Two horizontal wells were completed in Vaca Muerta Formation, Neuquén Basin, Argentina in June 2019. The hydraulic fracture treatments were monitored with a large surface microseismic array. The data acquired present several interesting observations about the results of the frac’ing and the interaction of the treatment with a nearby, previously completed producing well. This paper discusses the monitoring and the results achieved.


Lindero Atravesado field is located in the central part of Neuquén Basin, Argentina, in a geological region known as the "engulfment" (see Figure 1). To date more than 250 conventional and unconventional wells have been drilled in the field. Exploration and development activity in this particular field began in the late 60’s, with the first wells targeting Sierras Blancas and Quintuco formations.

The development of conventional oil and gas reservoirs in these formations began in the eastern sector of the field, moving lately towards the western sector. In 2000, the first deep well to Lajas and Punta Rosada tight gas sands was drilled and fractured in the eastern sector (Martínez et al., 2005). The encouraging results from this well led to the development of these unconventional reservoirs over the period of 2012 to 2018.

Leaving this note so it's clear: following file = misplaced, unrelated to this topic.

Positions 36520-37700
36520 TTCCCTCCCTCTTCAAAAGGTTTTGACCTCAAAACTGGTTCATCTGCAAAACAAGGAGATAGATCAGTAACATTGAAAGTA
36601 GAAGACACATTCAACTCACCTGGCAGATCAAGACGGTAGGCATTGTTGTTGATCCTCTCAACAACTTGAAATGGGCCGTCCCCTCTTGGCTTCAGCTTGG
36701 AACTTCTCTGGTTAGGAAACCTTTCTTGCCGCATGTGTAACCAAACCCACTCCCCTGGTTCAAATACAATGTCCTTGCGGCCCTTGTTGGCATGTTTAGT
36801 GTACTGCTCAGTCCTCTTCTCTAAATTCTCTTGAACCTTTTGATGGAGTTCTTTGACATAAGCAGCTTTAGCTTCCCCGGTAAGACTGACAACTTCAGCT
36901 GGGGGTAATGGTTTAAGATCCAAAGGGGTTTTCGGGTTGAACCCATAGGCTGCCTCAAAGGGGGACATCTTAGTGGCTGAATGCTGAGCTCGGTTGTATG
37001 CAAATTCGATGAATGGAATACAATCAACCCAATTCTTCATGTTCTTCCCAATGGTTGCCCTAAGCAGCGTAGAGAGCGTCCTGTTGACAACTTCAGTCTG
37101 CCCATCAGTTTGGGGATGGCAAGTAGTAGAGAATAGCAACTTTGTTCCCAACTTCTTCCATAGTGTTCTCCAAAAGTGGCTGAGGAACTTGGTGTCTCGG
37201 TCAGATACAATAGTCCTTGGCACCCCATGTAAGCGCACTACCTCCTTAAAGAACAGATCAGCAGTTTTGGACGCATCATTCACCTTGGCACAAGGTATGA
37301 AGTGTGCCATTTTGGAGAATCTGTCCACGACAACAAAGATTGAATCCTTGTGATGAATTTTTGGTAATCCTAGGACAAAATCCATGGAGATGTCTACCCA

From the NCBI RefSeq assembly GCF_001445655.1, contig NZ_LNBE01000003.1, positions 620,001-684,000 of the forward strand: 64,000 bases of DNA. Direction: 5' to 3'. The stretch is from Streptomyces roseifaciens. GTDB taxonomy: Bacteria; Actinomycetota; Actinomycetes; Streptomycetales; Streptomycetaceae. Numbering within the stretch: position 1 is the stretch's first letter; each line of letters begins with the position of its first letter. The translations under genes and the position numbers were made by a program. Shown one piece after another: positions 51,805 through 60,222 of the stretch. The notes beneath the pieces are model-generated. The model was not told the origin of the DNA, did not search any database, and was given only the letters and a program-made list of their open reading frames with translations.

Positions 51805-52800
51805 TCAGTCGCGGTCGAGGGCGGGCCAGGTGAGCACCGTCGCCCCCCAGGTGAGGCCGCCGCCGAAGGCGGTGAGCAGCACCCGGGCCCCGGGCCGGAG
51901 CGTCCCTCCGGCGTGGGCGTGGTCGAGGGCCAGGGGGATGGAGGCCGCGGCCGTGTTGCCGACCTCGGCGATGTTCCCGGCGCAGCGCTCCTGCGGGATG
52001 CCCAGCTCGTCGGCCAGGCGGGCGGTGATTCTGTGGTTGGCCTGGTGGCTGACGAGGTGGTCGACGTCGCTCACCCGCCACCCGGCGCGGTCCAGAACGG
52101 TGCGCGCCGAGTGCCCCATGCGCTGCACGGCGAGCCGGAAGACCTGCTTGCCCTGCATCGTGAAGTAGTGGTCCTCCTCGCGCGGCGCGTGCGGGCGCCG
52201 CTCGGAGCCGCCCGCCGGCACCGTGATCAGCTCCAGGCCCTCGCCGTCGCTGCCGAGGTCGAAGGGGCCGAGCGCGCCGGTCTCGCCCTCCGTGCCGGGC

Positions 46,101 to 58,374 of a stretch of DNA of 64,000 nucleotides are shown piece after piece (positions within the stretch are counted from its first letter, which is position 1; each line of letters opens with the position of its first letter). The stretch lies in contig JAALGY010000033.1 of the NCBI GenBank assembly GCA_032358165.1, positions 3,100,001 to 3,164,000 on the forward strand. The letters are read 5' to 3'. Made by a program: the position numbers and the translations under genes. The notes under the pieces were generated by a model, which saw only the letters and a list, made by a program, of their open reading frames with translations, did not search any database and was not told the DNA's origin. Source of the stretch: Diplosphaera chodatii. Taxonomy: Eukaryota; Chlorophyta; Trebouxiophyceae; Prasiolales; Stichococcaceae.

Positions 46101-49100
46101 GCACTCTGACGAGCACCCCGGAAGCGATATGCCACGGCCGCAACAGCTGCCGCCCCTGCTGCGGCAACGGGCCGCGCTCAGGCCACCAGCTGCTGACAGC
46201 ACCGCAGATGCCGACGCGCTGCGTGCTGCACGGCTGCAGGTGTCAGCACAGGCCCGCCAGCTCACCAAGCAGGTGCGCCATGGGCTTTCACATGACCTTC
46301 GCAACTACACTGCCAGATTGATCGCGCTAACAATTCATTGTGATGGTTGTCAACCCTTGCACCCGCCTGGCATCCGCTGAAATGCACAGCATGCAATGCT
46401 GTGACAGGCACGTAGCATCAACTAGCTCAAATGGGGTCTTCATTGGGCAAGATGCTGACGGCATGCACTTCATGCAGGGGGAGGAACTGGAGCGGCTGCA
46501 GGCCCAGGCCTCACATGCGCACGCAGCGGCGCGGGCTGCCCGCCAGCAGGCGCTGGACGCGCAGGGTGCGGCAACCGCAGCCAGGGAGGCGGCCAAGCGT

In 2012 the first two vertical exploratory wells were drilled to test the Vaca Muerta Formation as an unconventional shale oil reservoir. Logging, coring and microseismic monitoring of the hydraulic fracturing were done in both wells. A detailed reservoir characterization of the formation was carried out with these data as input to an integrated workflow centered on the simultaneous inversion of a 3D seismic dataset.

The results of the initial vertical wells and the detailed reservoir study led to the drilling of two horizontal wells in 2018. The wells were placed in the northern part of the field where the total organic carbon content and porosity seemed to be the most promising. Both wells were targeted to the lower part of Vaca Muerta Formation, at a depth where the proportion of organic matter, carbonates and silica favored both oil storage and successful hydraulic fracturing, informally known as "the kitchen".

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